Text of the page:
The only thing I knew about this short film going in was that Joey Bada$$ was in it and it won an Oscar. It lures you in with truly stunning cinematography, creamy soft focus and false pretences of a classic rom com set up, before quickly descending into an allegory for the Black male experience in America – a racist deja vu where Joey Bada$$ is killed everyday in a time loop by a white cop caricature no matter what he does. His ultimate goal: to make it home to his dog. 💔
Every second of this film is smart. It uses its time and platform clearly and succinctly to decry police brutality with strong writing, pacing, and stand out performances from the two strangers in question; particularly Andrew Howard as the insidious cop Officer Merk. The recurring use of Bruce Hornsby and The Range’s ‘The Way It Is’ is also a highlight that manages not to dip into cliche territory. It deserves all the praise it got.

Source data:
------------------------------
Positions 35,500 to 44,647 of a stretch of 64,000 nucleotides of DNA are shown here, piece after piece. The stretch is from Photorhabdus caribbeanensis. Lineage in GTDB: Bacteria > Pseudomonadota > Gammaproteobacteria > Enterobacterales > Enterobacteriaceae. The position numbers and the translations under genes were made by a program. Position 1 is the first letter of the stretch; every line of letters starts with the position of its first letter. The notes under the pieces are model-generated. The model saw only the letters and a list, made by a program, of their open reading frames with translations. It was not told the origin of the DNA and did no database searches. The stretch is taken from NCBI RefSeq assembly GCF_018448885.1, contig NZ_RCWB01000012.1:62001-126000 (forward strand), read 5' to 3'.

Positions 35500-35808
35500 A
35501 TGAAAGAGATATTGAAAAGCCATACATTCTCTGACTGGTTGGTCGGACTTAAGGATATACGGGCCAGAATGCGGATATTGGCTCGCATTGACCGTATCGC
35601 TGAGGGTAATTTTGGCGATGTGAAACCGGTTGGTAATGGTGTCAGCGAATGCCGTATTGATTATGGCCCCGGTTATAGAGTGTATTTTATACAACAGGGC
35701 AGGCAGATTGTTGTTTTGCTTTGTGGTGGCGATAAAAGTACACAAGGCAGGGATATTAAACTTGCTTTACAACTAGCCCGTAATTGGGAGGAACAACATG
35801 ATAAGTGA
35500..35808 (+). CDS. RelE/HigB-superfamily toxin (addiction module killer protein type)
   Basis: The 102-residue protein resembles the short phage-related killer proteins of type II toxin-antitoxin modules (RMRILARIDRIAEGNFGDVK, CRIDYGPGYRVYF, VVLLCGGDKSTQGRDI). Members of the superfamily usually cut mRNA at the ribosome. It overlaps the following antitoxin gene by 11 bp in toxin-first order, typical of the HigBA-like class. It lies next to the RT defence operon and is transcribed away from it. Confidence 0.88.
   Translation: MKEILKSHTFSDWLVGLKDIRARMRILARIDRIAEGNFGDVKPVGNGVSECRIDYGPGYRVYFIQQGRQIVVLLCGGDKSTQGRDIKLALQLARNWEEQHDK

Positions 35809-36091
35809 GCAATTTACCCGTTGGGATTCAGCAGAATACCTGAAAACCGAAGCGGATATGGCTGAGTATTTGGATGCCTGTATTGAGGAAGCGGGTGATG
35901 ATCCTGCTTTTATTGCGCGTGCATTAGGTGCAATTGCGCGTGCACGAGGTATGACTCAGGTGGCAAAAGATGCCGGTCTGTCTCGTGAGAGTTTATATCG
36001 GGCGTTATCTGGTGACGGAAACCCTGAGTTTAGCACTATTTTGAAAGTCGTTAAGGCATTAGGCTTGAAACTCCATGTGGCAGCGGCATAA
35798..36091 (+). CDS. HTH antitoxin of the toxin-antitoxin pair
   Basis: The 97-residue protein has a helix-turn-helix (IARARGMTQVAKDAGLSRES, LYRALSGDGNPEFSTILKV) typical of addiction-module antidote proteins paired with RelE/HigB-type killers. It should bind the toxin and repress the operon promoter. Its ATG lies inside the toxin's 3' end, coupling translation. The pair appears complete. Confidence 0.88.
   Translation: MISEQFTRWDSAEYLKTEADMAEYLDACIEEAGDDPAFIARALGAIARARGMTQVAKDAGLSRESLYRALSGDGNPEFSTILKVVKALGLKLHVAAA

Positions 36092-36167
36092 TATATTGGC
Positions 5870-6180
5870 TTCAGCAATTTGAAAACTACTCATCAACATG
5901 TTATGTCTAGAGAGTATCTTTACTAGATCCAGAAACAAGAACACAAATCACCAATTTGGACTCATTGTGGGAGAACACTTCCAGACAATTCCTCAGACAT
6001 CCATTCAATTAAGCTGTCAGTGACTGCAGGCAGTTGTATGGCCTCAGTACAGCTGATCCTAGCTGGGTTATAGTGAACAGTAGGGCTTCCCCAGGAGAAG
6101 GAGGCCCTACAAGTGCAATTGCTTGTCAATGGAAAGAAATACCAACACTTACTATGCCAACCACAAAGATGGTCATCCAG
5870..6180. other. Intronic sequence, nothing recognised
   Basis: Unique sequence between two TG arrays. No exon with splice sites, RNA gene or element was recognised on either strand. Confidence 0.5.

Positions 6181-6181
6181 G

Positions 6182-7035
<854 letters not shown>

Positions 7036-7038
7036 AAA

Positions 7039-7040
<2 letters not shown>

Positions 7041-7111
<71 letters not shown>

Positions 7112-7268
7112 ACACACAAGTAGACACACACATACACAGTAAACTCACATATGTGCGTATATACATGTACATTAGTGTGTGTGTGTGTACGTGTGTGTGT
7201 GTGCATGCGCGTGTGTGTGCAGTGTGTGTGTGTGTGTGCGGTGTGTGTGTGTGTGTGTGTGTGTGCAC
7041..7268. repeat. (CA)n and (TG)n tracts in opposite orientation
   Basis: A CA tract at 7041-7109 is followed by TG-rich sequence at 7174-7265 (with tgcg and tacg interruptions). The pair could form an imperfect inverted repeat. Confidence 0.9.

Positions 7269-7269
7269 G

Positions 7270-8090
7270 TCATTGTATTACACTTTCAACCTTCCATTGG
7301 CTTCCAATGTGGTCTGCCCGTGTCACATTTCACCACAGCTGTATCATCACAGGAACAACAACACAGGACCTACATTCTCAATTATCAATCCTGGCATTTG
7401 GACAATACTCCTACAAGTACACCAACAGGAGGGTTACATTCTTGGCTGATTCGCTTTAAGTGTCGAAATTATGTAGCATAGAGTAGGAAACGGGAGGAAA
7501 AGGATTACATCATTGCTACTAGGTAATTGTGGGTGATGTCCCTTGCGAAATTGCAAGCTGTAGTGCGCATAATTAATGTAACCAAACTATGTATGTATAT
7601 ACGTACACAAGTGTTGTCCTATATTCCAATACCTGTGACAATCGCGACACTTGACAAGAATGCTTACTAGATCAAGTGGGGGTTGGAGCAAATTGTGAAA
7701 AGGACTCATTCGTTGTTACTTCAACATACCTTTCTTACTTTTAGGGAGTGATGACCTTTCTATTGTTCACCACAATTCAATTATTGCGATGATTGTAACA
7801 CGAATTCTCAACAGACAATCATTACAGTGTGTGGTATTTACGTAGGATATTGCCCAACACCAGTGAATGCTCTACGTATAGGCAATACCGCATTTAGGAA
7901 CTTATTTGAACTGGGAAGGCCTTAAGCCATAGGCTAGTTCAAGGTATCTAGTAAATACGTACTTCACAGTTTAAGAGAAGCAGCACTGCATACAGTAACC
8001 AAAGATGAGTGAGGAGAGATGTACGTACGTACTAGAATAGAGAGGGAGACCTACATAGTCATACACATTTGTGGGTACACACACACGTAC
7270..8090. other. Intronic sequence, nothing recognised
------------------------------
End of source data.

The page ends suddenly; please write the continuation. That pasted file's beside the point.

…Until this last week when it was accused of plagiarism by Cynthia Kao, a film director who made a 4 minute short in 2016 with an almost identical premise. Kao also claims to have been approached by the same film company behind Two Distant Strangers last year. Yikes. Kao’s Groundhog Day For a Black Man (available on YouTube) adopts a more tongue-in-cheek tone, preaching to the choir and amping the pacing to fit the story in a shorter time frame with a less provoking ending. While I sincerely hope Kao receives a hefty payout from Netflix, both films target a different audience and should co-exist as powerful pop culture commentary on a very real issue.